1011003 Informal Interpretation

Michael Verne

Yes - only in the world of wacky HSR math can you have more than 100% of something. Your conclusions are correct: A and B are each deemed to hold 15%-30% and the trust's 35%40%, so each is an acquired person and the value of the voting securities of all of the entities (except the exempt foreign issuer) would be aggregated. C only holds the trust's 35%-40%, and so is not an acquired person.





Thursday, November 04, 2010 11:26 AM


Verne, B. Michael

Subject: HSR question


I have a transaction where 5 separate entities are being purchased by a single acquiring person. The entities have overlapping shareholders (although the overlap is not 100%), and in each instance one of the shareholders is a revocable trust that has 3 grantors (I will refer to them herein as A, B and C). Under 801.1(c)(4), A, Band C would presumably be deemed to hold the voting securities and assets of the trust.

In the typical case, the trust holds 35%-40% of the acquired entities' shares, with individuals A and B each holding an additional 15%-30% of the shares, but not necessarily in equal amounts. As I read the HSR rules, it would seem that A and B would be the UPEs of each acquired entity based on their 15%-30% direct shareholdings and the 35%-40% shareholding of the trust that A and B (and C) are deemed to hold under 801.1(c)(4). The result in some cases is that A and B will be deemed to each hold greater than 50% of an entity. This result strikes me as somewhat bizarre, thus my request for confirmation that I am interpreting the rules correctly.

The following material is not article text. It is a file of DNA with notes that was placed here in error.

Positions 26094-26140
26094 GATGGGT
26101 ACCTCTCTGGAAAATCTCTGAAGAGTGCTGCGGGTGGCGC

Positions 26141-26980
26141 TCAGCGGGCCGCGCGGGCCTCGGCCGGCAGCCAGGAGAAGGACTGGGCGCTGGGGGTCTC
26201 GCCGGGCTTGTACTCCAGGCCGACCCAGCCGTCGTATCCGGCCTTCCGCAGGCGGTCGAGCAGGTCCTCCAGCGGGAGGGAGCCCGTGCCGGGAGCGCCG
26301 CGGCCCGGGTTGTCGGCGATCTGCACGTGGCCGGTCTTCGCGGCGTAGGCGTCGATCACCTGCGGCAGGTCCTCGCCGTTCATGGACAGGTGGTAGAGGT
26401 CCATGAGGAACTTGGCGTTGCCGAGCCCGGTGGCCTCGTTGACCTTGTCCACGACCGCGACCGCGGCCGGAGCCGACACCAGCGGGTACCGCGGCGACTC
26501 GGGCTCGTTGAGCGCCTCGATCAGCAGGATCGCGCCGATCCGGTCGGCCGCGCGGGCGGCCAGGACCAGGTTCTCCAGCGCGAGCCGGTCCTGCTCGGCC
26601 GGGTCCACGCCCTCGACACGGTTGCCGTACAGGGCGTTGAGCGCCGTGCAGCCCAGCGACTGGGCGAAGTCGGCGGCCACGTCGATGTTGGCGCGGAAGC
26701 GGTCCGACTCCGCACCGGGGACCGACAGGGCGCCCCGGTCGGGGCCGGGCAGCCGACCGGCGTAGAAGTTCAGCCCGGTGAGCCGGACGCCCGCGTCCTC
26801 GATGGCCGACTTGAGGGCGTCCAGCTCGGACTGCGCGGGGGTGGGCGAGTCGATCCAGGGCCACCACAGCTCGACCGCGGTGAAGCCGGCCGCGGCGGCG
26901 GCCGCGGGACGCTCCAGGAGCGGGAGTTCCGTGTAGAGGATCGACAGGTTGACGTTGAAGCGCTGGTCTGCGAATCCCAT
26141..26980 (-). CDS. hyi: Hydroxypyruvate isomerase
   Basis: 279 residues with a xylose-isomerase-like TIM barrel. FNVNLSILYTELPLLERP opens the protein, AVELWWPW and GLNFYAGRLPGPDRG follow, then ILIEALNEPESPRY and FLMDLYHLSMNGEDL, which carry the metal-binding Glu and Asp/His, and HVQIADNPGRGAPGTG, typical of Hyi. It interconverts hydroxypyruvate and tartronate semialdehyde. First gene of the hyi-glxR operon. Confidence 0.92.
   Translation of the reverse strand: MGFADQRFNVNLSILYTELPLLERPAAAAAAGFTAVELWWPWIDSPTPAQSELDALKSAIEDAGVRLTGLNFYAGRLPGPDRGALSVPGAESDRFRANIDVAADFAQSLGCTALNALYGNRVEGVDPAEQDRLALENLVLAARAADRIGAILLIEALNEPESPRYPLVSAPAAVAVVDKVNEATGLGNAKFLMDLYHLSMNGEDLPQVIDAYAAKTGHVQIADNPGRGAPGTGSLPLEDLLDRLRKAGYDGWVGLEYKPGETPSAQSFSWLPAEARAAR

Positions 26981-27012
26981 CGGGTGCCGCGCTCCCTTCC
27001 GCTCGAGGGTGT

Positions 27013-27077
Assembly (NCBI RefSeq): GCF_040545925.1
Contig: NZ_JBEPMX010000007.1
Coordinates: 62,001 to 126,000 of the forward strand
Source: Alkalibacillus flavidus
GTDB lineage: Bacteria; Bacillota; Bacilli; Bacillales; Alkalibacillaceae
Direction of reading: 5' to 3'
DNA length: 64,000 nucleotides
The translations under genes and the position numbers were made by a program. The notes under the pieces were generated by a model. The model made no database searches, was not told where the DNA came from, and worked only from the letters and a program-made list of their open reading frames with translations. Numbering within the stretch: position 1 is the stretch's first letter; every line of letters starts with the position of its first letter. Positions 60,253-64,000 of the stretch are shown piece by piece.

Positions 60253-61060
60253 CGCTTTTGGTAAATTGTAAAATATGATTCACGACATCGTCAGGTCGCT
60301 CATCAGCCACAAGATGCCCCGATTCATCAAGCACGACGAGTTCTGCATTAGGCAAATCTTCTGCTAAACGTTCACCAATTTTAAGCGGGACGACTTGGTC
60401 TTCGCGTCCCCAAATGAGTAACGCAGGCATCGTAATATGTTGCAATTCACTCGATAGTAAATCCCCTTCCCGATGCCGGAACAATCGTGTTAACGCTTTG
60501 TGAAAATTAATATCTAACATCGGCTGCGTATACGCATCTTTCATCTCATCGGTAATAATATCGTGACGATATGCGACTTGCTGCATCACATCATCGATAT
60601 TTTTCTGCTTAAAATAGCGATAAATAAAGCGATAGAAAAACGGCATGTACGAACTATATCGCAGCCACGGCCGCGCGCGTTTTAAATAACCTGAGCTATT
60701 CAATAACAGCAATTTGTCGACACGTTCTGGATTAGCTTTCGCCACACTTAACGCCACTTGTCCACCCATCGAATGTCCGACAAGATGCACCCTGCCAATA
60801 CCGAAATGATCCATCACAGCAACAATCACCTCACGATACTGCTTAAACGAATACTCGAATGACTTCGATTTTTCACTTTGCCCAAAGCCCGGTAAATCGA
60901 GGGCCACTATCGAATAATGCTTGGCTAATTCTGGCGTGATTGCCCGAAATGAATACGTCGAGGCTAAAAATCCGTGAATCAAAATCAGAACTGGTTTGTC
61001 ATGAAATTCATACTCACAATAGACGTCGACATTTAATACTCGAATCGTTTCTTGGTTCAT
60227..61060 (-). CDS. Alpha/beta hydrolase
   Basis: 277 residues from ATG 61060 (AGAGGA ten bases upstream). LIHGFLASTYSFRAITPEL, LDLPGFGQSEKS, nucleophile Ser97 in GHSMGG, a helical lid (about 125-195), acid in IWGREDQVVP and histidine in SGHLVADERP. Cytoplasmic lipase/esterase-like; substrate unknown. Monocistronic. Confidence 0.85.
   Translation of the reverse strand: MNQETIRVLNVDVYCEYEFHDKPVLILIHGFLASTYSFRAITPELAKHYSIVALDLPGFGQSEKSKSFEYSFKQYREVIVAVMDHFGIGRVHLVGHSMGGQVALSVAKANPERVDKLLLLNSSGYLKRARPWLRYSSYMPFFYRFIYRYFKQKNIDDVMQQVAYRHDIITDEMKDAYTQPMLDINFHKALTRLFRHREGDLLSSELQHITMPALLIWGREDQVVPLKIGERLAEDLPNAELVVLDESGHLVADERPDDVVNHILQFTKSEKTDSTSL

To conclude the analysis, the voting securities of each acquired entity would be valued at less than $20 million, yet 801.14 would presumably require us to aggregate the value of those voting securities since they are being acquired from common UPEs (A and B). One entity is a foreign issuer without U.S. assets or sales (thus 802.51 should apply to exclude it from the valuation determination), but the other entities do not appear to come within any exemption.

About Informal Interpretations

Informal interpretations provide guidance from previous staff interpretations on the applicability of the HSR rules to specific fact situations. You should not rely on them as a substitute for reading the Act and the Rules themselves. These materials do not, and are not intended to, constitute legal advice.

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